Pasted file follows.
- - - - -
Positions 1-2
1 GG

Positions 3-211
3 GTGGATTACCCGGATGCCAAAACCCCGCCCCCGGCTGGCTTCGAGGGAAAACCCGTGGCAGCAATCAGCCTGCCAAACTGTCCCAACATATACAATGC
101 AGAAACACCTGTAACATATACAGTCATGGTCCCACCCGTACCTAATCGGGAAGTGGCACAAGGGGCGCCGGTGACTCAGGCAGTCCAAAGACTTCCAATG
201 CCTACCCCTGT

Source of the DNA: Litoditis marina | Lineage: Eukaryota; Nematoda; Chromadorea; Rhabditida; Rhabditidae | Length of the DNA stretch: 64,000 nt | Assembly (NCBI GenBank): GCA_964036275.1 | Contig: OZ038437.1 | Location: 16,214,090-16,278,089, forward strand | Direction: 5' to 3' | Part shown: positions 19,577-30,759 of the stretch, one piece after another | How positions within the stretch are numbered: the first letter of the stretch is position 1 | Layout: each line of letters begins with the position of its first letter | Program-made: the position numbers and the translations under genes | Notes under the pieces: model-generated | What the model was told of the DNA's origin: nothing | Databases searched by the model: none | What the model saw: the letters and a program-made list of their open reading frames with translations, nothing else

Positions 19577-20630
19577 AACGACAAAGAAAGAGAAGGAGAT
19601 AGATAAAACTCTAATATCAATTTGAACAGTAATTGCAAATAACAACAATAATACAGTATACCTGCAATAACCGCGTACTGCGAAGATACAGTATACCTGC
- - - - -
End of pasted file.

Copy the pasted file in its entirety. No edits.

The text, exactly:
Positions 1-2
1 GG

Positions 3-211
3 GTGGATTACCCGGATGCCAAAACCCCGCCCCCGGCTGGCTTCGAGGGAAAACCCGTGGCAGCAATCAGCCTGCCAAACTGTCCCAACATATACAATGC
101 AGAAACACCTGTAACATATACAGTCATGGTCCCACCCGTACCTAATCGGGAAGTGGCACAAGGGGCGCCGGTGACTCAGGCAGTCCAAAGACTTCCAATG
201 CCTACCCCTGT

Source of the DNA: Litoditis marina | Lineage: Eukaryota; Nematoda; Chromadorea; Rhabditida; Rhabditidae | Length of the DNA stretch: 64,000 nt | Assembly (NCBI GenBank): GCA_964036275.1 | Contig: OZ038437.1 | Location: 16,214,090-16,278,089, forward strand | Direction: 5' to 3' | Part shown: positions 19,577-30,759 of the stretch, one piece after another | How positions within the stretch are numbered: the first letter of the stretch is position 1 | Layout: each line of letters begins with the position of its first letter | Program-made: the position numbers and the translations under genes | Notes under the pieces: model-generated | What the model was told of the DNA's origin: nothing | Databases searched by the model: none | What the model saw: the letters and a program-made list of their open reading frames with translations, nothing else

Positions 19577-20630
19577 AACGACAAAGAAAGAGAAGGAGAT
19601 AGATAAAACTCTAATATCAATTTGAACAGTAATTGCAAATAACAACAATAATACAGTATACCTGCAATAACCGCGTACTGCGAAGATACAGTATACCTGC